Asset Brainstorm #11 — Big Stacks

As a matter of practice, it’s important to me that I keep demonstrating different ways to engage with games. Making games is a practice, and when you can look at game assets and consider ways to apply them, you’ll begin to see how much of game design is stuff you can do. Therefore, on this blog I’m making it a project to regularly grab some game assets I couldn’t make myself, that are made for game designers to work with, and see what ideas they inspire.

When I started on this project, there was something happening that I wasn’t paying that much attention to. I was aware AI art was a thing but it wasn’t something that showed up in my streams. And now we’re in this super weird position where now there’s this type of asset that’s available, cheap, affordable and in many cases being made by an interesting new type of artist, and where just engaging with them at all is going to open a giant can of worms and result in a category of people being mad at me.

This is especially fraught because I don’t think AI art is ethically free and clear but I also don’t think it’s the black spot, and that’s a conversation that has gotten people very snappy very quickly.

So, content warning: I’m going to examine an art asset pack made by an artist using an AI package and post-processed. I’m going to talk about it agnostically, addressing the art asset pack as what it is, without delving into the question of whether or not it should exist.


Okay, here’s the asset pack:

This is Epic Fantasy RPG Icons from Infinity PBR, a itch producer that makes a lot of resources. This is just one set of a giant pile of characters, 300 portraits and I think the intention is that you can pick through them and find ones that fit for any kind of character you want to represent. They’re also AI generated, which means there are artifacts and weirdness in them, even if the creator smoothed things over. As a result, they’re better if they’re kept reasonably small.

I really like this pack especially because, as sold, it has this:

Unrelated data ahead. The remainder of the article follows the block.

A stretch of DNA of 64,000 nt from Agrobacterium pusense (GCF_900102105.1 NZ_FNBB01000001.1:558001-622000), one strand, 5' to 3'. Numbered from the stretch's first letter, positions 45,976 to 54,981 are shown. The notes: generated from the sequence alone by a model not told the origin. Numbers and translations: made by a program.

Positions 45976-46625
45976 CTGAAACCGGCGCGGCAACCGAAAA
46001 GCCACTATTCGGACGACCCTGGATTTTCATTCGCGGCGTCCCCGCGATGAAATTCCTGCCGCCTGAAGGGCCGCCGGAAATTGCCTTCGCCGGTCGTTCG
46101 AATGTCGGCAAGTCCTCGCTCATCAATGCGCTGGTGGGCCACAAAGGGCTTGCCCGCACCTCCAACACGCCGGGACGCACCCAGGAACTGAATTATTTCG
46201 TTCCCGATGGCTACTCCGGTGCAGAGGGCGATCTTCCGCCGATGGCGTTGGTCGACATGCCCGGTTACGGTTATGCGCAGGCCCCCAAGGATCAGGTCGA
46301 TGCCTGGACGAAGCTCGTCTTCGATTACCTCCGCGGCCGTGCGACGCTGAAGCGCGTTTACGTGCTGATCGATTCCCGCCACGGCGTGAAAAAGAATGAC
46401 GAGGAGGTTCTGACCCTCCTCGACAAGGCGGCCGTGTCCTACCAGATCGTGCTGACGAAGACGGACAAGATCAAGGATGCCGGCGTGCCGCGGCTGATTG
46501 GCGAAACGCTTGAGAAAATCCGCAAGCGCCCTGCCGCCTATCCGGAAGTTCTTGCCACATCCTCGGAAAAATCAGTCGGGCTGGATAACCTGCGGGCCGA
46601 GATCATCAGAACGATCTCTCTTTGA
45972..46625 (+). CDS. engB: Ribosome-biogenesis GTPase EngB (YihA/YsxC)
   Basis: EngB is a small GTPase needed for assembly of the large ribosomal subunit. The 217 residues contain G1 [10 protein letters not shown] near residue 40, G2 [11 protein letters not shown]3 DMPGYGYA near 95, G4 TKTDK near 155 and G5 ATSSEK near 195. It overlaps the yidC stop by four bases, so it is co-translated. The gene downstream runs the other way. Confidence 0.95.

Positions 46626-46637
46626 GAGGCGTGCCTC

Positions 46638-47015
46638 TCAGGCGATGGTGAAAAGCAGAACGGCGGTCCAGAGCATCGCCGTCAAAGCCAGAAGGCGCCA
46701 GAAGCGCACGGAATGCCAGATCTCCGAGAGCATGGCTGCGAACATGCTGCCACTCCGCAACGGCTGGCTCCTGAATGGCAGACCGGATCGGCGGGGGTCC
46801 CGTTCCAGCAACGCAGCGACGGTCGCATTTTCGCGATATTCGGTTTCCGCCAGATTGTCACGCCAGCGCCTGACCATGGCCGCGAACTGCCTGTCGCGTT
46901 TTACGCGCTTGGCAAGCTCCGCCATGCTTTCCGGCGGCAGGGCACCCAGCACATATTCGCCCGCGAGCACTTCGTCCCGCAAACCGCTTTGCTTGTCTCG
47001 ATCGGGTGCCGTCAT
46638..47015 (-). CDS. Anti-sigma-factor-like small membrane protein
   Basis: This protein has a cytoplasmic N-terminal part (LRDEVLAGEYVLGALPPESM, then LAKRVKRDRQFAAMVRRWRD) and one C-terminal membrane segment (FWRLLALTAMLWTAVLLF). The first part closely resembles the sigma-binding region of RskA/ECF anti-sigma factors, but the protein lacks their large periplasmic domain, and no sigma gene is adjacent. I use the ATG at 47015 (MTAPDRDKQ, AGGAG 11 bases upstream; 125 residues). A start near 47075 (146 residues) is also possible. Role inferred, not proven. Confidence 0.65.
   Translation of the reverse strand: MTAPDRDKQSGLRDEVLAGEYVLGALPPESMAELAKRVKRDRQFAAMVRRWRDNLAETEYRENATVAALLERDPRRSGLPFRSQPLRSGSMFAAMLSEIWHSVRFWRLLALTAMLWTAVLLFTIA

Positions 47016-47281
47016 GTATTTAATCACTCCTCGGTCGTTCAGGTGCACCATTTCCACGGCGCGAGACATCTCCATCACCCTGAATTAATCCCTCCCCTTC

The style of this package ranges from more realistic-painterly, to photorealistic. They will appear more photoreal, and generally “better”, when at smaller resolutions. Use these for placeholder art while you prototype, for icons, buttons, backgrounds, and more.

And right! That’s a great idea, these assets can serve as good placeholders in prototype and first-draft versions of games to get them to feel serious, or to set tone. The art is a good stand-in with an understanding that bespoke art is going to be better. If nothing else, it’s going to express what you want. By definition, this art is generic. While I love creating things based on generic prompts, I recognise that that creativity is itself an exercise and it means that there’s always going to be another party involved in my production process – whoever made the assets.

I mean that’s what these brainstorms are about. They’re also about trying to see what cheap assets can become even if I don’t have anything to do with them.

But also: There’s a lot of art here.

I mean a lot of art here.

People are selling asset packs of hundreds of art assets, and it’s easy to be overwhelmed by them especially when you make games the way I make them, where (for example) you can’t fling the choosing to a computer and let that generate a component and reference the art asset. It’s an interesting quandrary of scope. Most of the games I make tend to need at best, thirty, maybe forty assets in total to build elaborate scenarios.